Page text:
Sen. Strange responds to criticism over his appointment

MONTGOMERY, AL (WBRC) - Alabama's newest senator, Luther Strange, responded Tuesday to criticism and questions faced after Gov. Robert Bentley appointed him to a vacant U.S. Senate seat in February.

"It's always good to clear the air," Sen. Strange said as he addressed his role in the Bentley investigation and his appointment by Bentley. He said Bentley's resignation provided more freedom for him to discuss the situation.

The story really started on November 3rd with a letter from then-Attorney General Strange asking for lawmakers to suspend an impeachment investigation pending the completion of related work of the Attorney General's office.

"Our work was collaborative," Sen. Strange said about a conversation that he said included him, Speaker of the House Mac McCutcheon and House Judiciary Chairman Mike Jones.

"We agreed to ask the (judiciary) committee to hold off while we completed our investigation," Strange said. "There was never an investigation halted in my office."

Strange said his team of prosecutors wanted to make sure his office's investigation was not disrupted by the potential impeachment probe.

Strange said his office had just announced the completion of a criminal investigation that found "no credible evidence" surrounding a scathing internal investigation of former ALEA Secretary Spencer Collier by ALEA. The grand jury investigation clearing Collier was contrary to the Bentley Administration's position, Strange pointed out.

Eventually the November 3 letter would haunt Strange when Gov. Bentley chose him to replace Sen. Jeff Sessions, who was leaving his office to become Attorney General for President Trump.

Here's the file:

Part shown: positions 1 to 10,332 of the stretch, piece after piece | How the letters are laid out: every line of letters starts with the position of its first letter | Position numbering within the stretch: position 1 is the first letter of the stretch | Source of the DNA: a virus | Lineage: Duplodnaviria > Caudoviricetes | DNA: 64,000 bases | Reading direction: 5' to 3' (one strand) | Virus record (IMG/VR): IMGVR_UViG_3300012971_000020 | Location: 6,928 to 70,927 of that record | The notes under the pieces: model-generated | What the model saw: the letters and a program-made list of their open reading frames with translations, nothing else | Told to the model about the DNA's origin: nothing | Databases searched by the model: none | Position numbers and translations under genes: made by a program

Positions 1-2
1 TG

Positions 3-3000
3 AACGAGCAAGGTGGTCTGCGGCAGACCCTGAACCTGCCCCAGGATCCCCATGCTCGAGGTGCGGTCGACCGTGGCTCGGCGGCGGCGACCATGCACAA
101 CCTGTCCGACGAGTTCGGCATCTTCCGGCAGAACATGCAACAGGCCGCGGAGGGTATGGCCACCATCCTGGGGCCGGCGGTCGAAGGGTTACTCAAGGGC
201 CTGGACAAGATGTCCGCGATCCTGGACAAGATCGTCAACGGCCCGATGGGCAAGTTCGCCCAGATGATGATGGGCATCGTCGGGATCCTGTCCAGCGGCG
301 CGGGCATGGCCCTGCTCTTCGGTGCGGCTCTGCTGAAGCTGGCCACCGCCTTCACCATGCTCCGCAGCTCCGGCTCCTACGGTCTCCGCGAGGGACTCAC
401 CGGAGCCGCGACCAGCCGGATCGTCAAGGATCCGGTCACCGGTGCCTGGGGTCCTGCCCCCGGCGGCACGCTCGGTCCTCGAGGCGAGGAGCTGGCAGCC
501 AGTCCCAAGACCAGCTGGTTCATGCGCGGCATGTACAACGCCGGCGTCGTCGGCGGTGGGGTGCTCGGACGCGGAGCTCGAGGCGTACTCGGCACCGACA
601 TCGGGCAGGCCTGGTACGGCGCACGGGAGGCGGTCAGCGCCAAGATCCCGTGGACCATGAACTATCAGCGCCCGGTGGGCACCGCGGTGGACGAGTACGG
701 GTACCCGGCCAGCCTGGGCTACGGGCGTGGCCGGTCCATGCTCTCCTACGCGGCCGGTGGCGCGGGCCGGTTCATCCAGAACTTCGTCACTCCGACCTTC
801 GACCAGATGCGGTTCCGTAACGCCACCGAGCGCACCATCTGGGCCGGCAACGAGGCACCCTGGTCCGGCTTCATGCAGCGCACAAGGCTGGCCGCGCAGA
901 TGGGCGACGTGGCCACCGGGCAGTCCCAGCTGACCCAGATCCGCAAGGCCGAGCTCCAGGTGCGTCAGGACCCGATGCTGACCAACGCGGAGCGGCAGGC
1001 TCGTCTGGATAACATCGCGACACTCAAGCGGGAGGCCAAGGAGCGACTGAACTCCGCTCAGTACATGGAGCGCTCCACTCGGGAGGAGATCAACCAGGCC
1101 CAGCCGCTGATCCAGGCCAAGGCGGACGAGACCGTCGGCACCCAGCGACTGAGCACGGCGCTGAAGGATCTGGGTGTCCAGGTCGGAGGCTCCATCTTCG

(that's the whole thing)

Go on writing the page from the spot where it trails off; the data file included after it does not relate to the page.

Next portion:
Reporters peppered Strange with questions about the letter and Bentley's decision at the February 9 announcement.

"Absolutely no," Sen. Strange said Monday when asked whether there had been any discussion with Bentley for his office to block or delay the impeachment investigation.

During Q&A at the appointment announcement, Strange told reporters "we never said in our office there was an investigation of the governor."

Nearly two months later, he stood by that statement.

"We never talk about the people we investigate," Strange said.

But days after his appointment, Strange's replacement in the Attorney General's office, Steve Marshall, did confirm the investigation.

"He had to say that because he had to recuse. He had just taken a job and had to investigate the person who had appointed him," Strange said.

And as for recusing himself when he announced he would be run for U.S. Senate, Strange said he turned to his veteran team of prosecutors for guidance.

"The advice of my team was you are 1 of 21 people to be considered . You likely won't be selected, so why would you recuse yourself. You take yourself off the case if you recuse," Strange said.

The senator blamed recent criticism about the appointment on a "small group of disgruntled legislators" who he said want "revenge" for his office's prosecution of House Speaker Mike Hubbard in 2016.

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